The day after a panel of experts advised the Food and Drug Administration to go ahead with plans to revoke approval of Avastin to treat breast cancer, European authorities moved in the opposite direction.
The European Commission gave the OK to an expansion of Avastin's approval to include using the drug in combination with Xeloda, a chemotherapy drug, to treat metastatic breast cancer, Genentech parent company Roche said Thursday.
Using a common euphemism for penis, Time magazine editor-at-large Mark Halperin said during MSNBC's Morning Joe program today that President Obama was a "@#$% yesterday," during his White House news conference.
Apparently, Halperin — a frequent guest on TV — didn't know his comment would be broadcast live. He may have thought it would be covered up by a "delay" switch that allows engineers to block inappropriate comments from being broadcast.
A good novel doesn't just transcend the boundaries of its target market — it knows nothing about target markets. Young readers have always reached above their reading level to get to meatier stories, and lately we've seen adult readers reaching into the world of teen fiction in search of the same thing — no-holds-barred storytelling. But the attraction isn't just related to the fact that young adult novels tend to have faster-paced narratives.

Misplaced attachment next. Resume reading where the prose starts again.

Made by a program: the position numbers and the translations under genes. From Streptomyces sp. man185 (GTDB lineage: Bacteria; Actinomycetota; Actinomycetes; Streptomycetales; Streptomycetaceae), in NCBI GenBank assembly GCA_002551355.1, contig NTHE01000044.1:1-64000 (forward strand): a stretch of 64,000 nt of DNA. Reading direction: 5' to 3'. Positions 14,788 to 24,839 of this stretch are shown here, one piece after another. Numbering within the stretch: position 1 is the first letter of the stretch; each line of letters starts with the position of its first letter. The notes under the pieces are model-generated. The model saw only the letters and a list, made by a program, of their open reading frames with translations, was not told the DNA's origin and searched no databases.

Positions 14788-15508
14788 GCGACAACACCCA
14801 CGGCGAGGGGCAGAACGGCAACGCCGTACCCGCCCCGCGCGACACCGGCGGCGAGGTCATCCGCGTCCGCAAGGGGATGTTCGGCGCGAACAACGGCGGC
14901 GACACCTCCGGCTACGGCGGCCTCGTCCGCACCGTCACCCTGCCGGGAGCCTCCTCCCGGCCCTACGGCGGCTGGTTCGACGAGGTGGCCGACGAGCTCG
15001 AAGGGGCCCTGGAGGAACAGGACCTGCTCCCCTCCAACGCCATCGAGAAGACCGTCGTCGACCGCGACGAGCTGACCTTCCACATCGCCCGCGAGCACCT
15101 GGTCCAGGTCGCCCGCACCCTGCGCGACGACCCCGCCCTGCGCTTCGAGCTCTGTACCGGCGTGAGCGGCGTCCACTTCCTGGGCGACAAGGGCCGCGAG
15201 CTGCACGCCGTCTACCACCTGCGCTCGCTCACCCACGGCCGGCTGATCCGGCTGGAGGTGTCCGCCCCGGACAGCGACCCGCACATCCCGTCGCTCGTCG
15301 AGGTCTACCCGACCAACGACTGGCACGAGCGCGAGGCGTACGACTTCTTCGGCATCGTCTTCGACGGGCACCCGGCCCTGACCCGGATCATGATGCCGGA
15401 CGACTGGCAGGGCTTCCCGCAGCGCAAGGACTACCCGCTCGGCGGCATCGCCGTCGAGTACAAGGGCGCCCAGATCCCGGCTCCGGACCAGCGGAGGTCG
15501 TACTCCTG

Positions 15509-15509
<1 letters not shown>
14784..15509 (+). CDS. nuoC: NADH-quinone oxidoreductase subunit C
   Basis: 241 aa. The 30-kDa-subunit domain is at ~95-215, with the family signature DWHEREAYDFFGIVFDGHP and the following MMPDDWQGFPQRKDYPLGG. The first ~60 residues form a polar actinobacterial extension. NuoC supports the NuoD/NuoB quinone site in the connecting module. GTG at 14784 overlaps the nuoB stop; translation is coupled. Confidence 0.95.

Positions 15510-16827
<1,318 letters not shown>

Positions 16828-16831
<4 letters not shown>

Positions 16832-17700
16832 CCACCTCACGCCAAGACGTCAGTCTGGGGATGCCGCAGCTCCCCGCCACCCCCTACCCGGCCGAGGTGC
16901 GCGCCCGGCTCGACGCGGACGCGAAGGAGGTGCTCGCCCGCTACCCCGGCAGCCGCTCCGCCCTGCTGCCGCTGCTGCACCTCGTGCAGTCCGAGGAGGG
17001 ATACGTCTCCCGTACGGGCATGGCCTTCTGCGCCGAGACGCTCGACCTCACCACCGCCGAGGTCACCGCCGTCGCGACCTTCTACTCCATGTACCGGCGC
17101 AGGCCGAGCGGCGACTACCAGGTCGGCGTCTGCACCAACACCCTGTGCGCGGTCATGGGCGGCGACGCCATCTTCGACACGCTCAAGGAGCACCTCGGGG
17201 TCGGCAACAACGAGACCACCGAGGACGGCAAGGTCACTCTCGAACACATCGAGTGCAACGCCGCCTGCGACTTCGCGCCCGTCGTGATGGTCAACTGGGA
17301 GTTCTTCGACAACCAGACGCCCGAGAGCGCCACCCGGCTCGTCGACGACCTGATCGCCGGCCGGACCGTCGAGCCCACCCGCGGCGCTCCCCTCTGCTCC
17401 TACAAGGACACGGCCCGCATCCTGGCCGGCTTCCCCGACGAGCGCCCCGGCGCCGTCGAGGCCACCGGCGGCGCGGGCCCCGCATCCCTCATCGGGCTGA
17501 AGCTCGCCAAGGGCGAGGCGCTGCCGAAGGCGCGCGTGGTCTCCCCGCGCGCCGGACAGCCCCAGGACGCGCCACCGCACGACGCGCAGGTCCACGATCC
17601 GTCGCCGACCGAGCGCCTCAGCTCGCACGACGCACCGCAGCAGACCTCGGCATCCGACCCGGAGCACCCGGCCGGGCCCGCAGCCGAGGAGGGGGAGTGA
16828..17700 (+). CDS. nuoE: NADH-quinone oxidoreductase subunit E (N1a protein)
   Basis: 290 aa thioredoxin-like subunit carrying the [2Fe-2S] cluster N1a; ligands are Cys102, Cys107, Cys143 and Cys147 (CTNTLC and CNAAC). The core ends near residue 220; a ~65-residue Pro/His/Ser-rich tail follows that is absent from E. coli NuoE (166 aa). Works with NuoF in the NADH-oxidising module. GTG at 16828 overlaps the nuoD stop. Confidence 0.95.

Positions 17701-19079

Though down from the peak of more than 650,000 a week during the official recession that stretched from late 2007 to mid-2009, weekly claims remain above the 350,000-or-less level that's generally associated with a healthy economy.
David Rothkopf is a visiting scholar at the Carnegie Endowment for International Peace and President and CEO of Garten Rothkopf.
The Axis of Evil may never be the same. A changing of the guard is looming for the James Bond villains of the world, and the bedtime stories with which we scare our children are going to have to go searching for new bogeymen.
John Nichols, a pioneering political blogger, has written the Beat since 1999.
Rejecting Republican demands for massive cuts in federal programs while maintaining tax breaks for the wealthy as not "sustainable," President Obama used a press conference Wednesday to argue that serious negotiations about balancing the budget and addressing deficits and debt must include plans to end tax breaks for "millionaires and billionaires, oil companies and corporate jet owners."